Fecal Incontinence

Unlike urinary incontinence, fecal incontinence is less frequent but it represents a significant health and aesthetic problem. Fecal incontinence can be described as involuntary and unintentional leakage of stool.

Causes

The majority of causative factors are various disorders of the rectum that disrupt function of the anal sphincter. Other possible causes are neurological diseases related to disorders of sphincter innervation.

Sphincter damage

Damage to the sphincter is possible especially during anal sex, when inserting foreign objects into the rectum (less standard sexual practices) and during childbirth. Combination of larger diameter of newborn’s head and narrow birth canal can result in serious tearing of anal sphincter. Best prevention is timely execution of episiotomy by the obstetrician.

Inflammatory bowel diseases

Both ulcerative colitis and Crohn's disease may seriously damage the rectum including anal sphincter. In particularly anal forms of Crohn's disease can cause complicated anal fistulas that can be infected by bacteria forming abscesses.

Weakened pelvic floor muscles

Weakening of the pelvic floor musculature is more typical for the elderly and for women; the risk factors include obesity, lack of physical activity and multiple births. Weakened pelvic floor is also related to urinary incontinence.

Neurological causes

Every neurological disorder that damages innervation of anal sphincter is related to fecal incontinence. This most often happens because of a stroke, Alzheimer's disease, Parkinson's disease and multiple sclerosis. Direct damage of the spinal cord responsible for sphincter disruption may occur due to trauma or congenital spina bifida.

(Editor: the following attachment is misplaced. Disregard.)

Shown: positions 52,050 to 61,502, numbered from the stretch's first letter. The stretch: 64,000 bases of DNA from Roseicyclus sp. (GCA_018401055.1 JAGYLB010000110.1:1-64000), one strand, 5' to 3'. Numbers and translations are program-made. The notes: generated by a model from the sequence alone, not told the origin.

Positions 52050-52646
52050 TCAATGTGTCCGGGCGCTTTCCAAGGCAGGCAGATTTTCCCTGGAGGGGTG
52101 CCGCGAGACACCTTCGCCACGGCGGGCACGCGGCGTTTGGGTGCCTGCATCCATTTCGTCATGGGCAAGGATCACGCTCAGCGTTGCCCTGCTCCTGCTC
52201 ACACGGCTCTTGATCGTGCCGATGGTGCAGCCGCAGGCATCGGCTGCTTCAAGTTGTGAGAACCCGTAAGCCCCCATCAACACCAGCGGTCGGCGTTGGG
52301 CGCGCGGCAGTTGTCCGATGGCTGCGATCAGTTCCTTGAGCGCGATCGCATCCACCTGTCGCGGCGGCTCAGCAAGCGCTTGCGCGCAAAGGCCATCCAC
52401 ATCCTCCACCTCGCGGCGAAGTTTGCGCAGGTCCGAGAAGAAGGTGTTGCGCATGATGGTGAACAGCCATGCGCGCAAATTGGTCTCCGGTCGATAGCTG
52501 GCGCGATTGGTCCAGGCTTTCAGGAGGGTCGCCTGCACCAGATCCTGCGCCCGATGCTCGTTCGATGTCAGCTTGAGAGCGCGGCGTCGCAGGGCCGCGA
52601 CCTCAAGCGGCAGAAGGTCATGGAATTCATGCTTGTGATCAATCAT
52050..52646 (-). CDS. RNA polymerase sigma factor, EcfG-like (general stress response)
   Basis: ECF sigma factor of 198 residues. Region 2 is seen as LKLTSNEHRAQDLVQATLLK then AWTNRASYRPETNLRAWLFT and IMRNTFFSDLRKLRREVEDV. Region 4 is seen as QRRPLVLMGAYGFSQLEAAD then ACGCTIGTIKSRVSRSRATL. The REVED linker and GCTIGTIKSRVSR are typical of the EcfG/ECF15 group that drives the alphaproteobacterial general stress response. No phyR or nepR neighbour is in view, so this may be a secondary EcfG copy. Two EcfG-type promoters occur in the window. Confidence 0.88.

Surgery

Anal surgery interventions (solving local cancers, operating complications of Crohn’s disease, etc.) can damage the tissue or innervations of anal sphincter. If the entire rectum is removed, sphincter function is completely destroyed. Such situation often leads to creation of colostomy.

Irradiation

Pelvic irradiation in the treatment of tumor diseases can impair both the sphincter and nerves that control it.

Congenital defects

Congenital malformations of rectum or its anatomical innervation can lead to fecal incontinence in childhood.

Diarrheal states

Liquid consistence of stool obviously increases the risk of fecal incontinence as it is difficult to hold even with healthy sphincter it is harder to maintain even in healthy sphincter. This is why people suffering from chronic diarrhea have more risk of fecal incontinence.

Complications

Fecal incontinence is a great social and health problem, especially in immobile patients. Feces contain large amount of bacteria. Liquid or semi-liquid stool irritates and macerates surrounding tissue and causes formation of infected pressure sores.

Treatment

It is necessary to determine the cause of the incontinence and treat it, if possible. Medication against diarrhea may be administered; obese people should reduce their weight and strengthening the muscles of the pelvic floor. There are even some surgical possibilities to reconstruct the sphincter, create an anatomical adaptation of the rectum or to create a permanent colostomy. When fecal incontinence can not be solved, it is at least important in immobile patients to ensure appropriate local hygiene to prevent occurrence of pressure sores.